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Emery realises the problems of following Wenger and other Premier League talking points

Plus Seamus Coleman’s struggle at Everton, and Liverpool turn to van Dijk to make sure this doesn’t slip.

Arsenal's new boss is learning that there have been some enduring downsides to succeeding Arsene Wenger.
Arsenal's new boss is learning that there have been some enduring downsides to succeeding Arsene Wenger.
Image: John Walton

Can Unai Emery dispel his first storm clouds at Arsenal?

ARSENAL FANS CALLING for the completely inexperienced Mikel Arteta to succeed Arsene Wenger were doing so under the same principle a retiring New York accountant might start turning up at late-night raves and themed yoga: yes, it might go drastically wrong and end up doing more harm than good, but after a life of dreary predictability, it’s worth it for the sheer unknowability of it all.

When Unai Emery then turned up with an impressive CV, articulated principles and a trajectory that could be mapped out reasonably well, it was all a bit… underwhelming. Ever since, however, the change he has effected has proved, on occasion, exhilarating: pressing! Hard work! A willingness to occasionally kick a Spurs player! The dropping of under-performing stars with no respect for their bank account or standing in the game!

Emery’s demands, along with a coruscating attack and a then-yet-to-completely-implode defence carried Arsenal to a 22-match unbeaten run, but that all came to an abrupt end against Southampton in December; a month which also featured a dire draw with Brighton, a feeble cup defeat to Spurs and a risible showing at Anfield in which their defenders threatened to collapse if Roberto Firmino so much as looked at any of them with any intensity.

With the honeymoon emphatically over, the first grumblings toward Emery have been aired: his tinkering blunted Arsenal’s attacking edge in the second half against Brighton, while his decision to sub Alexandre Lacazette in the league win over Fulham was booed.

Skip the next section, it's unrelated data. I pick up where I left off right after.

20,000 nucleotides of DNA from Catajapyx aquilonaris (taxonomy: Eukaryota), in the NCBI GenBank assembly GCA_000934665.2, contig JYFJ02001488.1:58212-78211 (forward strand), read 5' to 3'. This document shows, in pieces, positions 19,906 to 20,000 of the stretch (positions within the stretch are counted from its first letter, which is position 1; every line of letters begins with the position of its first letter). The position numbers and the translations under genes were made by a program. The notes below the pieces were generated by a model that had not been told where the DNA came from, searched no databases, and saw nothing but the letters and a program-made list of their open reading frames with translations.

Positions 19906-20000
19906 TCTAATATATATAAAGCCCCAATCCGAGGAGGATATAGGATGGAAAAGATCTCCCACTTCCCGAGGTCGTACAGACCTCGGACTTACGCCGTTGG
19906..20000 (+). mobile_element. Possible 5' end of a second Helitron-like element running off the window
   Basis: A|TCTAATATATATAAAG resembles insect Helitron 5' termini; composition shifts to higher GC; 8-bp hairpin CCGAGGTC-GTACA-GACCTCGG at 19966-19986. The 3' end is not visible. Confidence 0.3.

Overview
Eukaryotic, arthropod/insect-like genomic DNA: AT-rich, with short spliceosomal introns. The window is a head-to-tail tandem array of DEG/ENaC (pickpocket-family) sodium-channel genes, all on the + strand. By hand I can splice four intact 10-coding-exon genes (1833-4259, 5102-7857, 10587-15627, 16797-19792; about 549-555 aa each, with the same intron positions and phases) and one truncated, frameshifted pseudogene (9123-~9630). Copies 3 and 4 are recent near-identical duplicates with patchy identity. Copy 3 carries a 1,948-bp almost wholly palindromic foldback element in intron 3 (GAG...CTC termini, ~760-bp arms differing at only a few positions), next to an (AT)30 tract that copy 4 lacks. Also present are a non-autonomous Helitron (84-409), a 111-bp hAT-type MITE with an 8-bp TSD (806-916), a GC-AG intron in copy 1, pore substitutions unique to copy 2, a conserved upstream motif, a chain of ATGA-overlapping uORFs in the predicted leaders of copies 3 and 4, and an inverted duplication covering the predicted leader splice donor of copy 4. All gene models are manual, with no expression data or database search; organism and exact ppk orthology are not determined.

There is further frustration at Arsenal for which he isn’t at fault – the club can only make loan signings in January, as a result of mismanagement that has awarded Mesut Ozil, a player Emery would sell, with an enormous contract – and there is little he can do when his defence has been stripped back to a half-fit Shkodran Mustafi and a senescent Stephan Lichtsteiner.

With Manchester United resurgent, Arsenal are looking over their shoulders for the first time this season, as some of the detriments of the latter-day Wenger era manifest themselves. Arsenal should have Hector Bellerin, Sokratis and Nacho Monreal back for Saturday’s trip to West Ham, but having benefitted at the start of the season from the fact he succeeded Wenger, can Emery overcome the more tangible down-sides of his predecessor’s reign?

Liverpool have to deal with a defensive crisis… and themselves

Whereas most football managers have merely to deal with their opposition, the Liverpool manager also has to deal with Liverpool. No other club in the Premier League creaks under the weight of their own history to the extent Liverpool do, and Jurgen Klopp tried to tackle this when he was first announced as manager in 2015, stressing that “It’s not allowed that you take history in the backpack”.

Liverpool must now slough off the limiting memories of many wretched and recent disappointments to maintain their position over Manchester City, and while they proved in the first half of the season they have the quality to do so, they must now show they have the mettle to do it all over again.

Liverpool being responsible for their own fate is an objectively a good thing for them but there is a different pressure in being the hunted rather than the hunter.

The pressure distorts every game: Saturday’s game at Brighton doesn’t resemble a trip to a ground at which Liverpool won 5-1 last season, but instead a tricky game against a side who have only lost twice at home all season.